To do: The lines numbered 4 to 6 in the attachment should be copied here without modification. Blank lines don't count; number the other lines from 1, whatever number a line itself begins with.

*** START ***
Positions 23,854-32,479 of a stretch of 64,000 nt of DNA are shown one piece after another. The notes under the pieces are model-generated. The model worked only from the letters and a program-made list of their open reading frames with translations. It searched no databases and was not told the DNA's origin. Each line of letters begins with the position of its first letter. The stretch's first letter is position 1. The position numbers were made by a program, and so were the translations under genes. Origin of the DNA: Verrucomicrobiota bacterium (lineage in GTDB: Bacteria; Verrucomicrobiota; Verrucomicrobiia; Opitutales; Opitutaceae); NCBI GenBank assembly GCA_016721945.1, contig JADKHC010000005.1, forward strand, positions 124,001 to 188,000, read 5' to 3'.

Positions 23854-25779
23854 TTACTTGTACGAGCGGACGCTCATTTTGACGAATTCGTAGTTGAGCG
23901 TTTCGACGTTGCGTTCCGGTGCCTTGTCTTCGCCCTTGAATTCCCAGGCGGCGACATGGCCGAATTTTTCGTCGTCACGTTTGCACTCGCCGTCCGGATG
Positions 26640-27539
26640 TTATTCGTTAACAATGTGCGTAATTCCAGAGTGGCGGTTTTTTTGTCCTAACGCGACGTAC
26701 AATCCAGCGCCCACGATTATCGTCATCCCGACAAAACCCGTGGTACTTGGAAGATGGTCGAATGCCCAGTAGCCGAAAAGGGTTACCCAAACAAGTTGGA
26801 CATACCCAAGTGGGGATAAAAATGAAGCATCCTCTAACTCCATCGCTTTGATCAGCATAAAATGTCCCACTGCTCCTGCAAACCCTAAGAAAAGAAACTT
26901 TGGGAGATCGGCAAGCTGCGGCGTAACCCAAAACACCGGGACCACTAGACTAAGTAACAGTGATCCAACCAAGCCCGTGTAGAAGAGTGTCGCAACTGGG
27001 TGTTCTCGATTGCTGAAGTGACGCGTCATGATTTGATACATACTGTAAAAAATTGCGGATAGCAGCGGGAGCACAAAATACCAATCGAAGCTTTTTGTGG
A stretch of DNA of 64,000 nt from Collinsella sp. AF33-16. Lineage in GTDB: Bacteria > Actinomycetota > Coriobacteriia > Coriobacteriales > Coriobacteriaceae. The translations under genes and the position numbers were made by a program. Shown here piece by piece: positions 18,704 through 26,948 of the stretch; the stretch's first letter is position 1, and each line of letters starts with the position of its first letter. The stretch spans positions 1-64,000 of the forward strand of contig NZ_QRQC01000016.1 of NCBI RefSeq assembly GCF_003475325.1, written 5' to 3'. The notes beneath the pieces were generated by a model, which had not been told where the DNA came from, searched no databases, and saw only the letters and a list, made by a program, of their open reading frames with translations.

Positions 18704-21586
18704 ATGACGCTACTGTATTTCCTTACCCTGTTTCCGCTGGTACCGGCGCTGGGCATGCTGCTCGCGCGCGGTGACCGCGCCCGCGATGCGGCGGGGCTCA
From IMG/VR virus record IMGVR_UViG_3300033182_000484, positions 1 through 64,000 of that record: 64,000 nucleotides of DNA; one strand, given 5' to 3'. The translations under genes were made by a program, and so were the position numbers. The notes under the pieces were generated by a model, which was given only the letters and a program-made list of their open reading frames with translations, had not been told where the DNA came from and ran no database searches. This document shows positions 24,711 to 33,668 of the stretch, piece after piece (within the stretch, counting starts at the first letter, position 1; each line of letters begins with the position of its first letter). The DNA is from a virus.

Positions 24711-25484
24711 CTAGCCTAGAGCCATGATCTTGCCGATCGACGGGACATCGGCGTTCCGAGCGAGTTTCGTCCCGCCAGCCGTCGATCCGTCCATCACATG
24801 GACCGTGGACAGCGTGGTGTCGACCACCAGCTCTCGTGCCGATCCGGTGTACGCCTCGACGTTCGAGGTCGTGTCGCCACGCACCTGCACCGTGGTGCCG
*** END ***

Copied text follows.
23901 TTTCGACGTTGCGTTCCGGTGCCTTGTCTTCGCCCTTGAATTCCCAGGCGGCGACATGGCCGAATTTTTCGTCGTCACGTTTGCACTCGCCGTCCGGATG
Positions 26640-27539
26640 TTATTCGTTAACAATGTGCGTAATTCCAGAGTGGCGGTTTTTTTGTCCTAACGCGACGTAC